When she wasn’t socializing with the neighboring farmers, my mother gardened, cooked, canned, baked and made jam.  She had a massive three acre garden full of tomatoes, lettuces, watermelon, strawberries and everything inbetween.  The black angus and lamb that roamed our fields eventually landed in a giant freezer, the size of a coffin, in our kitchen.  My father made wine.  There were orchards of peaches, apples, cherries and pears, and walnut and hazelnut trees, raspberry bushes and a blanket of mint around our pond.  Wisteria and hydrangeas, lilacs and honeysuckle graced the parameters of the historic house we lived in.  Our backyard was so big the grass was cut with a tractor.  White sheets blew in the breeze on the clothes line.  It was all wonderful.

As I watch the food scene evolve it reminds me of skipping through my mother’s garden on the farm and waiting for dinner to be ready.  This usually included a large garden salad dressed with just oil and vinegar, a T-bone steak the size of a dinner plate, and little else.

If you are in the area stop by the Sideboard Kitchen in Danville, owned by a local couple, their food is fresh and organic and very reminiscent of life on the farm.  They will be opening a second location in Lafayette where Squirrels used to be.  If not, here is my favorite recipe for Chinese Chicken Salad by the master, Bobby Flay, of the Food Network.  I substitute half of the romaine for kale and add cilantro like Sideboard, as pictured above.

 

 

 

 

 

 

Cooking for Teen Athletes – Gluten free Spaghetti and Meatballs

Although I’ve been very busy with my entrepreneurial ventures and teaching at Berkeley, I’m still required to cook for my athletic teenage daughters.  Cooking for athletes is different than cooking for a normal family as there are serious time constraints and, “food as fuel” is more of a practice than a concept, although I think it should be an extremely high priority for anyone feeding growing children, athletic or otherwise.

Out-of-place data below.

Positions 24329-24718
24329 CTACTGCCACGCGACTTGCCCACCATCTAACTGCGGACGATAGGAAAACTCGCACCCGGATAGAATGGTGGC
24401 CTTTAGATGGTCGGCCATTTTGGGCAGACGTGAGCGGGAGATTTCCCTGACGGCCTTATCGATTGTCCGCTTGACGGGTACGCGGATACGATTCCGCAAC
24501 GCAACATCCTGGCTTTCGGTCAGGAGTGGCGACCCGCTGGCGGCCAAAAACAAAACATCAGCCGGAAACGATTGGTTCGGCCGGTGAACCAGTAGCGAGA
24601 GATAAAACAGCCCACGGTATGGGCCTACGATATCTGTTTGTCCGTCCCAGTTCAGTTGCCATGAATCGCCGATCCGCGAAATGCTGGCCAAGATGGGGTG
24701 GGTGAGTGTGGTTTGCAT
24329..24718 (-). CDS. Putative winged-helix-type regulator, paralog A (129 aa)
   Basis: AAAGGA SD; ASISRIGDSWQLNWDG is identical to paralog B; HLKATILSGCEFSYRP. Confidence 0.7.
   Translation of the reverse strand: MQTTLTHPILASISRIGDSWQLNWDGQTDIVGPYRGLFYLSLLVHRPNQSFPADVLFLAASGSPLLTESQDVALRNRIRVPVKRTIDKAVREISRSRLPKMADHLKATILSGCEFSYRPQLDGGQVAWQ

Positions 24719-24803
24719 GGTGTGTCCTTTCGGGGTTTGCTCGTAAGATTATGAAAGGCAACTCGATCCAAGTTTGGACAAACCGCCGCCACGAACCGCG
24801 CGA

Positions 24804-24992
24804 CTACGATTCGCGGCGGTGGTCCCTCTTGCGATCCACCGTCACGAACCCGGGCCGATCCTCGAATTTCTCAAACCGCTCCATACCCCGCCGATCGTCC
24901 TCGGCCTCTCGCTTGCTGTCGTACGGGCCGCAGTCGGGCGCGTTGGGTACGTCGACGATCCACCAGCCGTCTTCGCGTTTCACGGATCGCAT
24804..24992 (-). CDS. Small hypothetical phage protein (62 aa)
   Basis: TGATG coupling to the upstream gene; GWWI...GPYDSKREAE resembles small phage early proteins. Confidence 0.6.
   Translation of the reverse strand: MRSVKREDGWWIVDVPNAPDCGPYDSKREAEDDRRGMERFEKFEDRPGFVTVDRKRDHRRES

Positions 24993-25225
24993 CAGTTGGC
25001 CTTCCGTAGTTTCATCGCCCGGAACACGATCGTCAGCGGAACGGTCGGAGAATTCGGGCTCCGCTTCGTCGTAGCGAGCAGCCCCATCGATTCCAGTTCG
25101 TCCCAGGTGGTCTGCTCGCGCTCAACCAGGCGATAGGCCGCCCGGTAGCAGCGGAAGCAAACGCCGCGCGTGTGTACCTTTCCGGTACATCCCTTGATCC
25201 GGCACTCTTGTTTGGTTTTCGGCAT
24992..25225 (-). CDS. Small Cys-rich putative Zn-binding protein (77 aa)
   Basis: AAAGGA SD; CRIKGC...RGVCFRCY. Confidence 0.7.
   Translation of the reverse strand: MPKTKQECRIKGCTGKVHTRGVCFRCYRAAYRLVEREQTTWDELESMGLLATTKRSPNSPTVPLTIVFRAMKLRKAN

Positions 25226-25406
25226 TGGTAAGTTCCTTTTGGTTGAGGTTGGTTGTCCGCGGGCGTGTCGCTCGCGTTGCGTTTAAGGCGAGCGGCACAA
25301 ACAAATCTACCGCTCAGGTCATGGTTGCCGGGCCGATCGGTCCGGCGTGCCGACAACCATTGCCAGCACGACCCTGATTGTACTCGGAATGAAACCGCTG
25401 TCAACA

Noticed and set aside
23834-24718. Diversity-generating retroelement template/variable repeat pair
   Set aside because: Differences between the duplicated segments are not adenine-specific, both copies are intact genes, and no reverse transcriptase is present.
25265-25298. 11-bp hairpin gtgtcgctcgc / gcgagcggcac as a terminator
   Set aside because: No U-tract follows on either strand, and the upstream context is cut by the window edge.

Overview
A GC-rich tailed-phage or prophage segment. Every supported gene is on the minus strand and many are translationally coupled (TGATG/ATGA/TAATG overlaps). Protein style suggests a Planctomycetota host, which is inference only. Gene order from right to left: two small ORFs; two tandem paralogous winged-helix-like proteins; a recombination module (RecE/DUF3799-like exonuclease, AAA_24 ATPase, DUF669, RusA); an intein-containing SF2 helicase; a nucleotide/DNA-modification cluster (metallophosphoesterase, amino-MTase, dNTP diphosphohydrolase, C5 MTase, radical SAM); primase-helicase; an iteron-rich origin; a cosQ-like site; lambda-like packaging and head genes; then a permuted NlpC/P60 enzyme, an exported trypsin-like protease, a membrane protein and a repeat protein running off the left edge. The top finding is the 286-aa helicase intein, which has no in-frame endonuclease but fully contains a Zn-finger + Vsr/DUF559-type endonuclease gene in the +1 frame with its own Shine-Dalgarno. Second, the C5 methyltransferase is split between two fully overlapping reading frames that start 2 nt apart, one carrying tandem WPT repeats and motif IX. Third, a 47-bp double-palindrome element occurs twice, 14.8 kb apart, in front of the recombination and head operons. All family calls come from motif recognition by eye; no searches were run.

My daughter will often swim for an hour and a half.  She does this after school, so she has already had a full day and has eaten next to nothing.  She’s also prone to anemia, so I am always trying to pack her meals with nutrients, and they need to be iron dense.  My other daughter plays soccer and has practices in the evening, so between soccer and swimming there is a tiny slice of time for dinner, and it’s around 5 p.m.

As many mothers know, teenage girls don’t eat much at lunch, which makes them very hungry when they get home from school.  This is when the bad snacking is often done.  I’ve tried many strategies over the years, but have recently decided to serve a quick dinner at this time when possible.  I know how lucky I am to be able to have the flexibility to cook early in the day, but if you don’t, try making a double batch of this to freeze in single serving glass containers, or to serve the next day.

When the kids were little, and I was for the most part a stay-at-home mom, I could spend two hours cooking dinner, but that is no longer possible.  Someday, I hope to have time to make homemade ravioli again, but for now this will have to do, and it checks the boxes of the top criteria for me.  Fast, easy, hot and nutritious. Plus, they love it, which might be the most important criteria.

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Spaghetti and Meatballs

Ingredients:

1 package gluten free spaghetti cooked

1 jar of marina sauce or make your own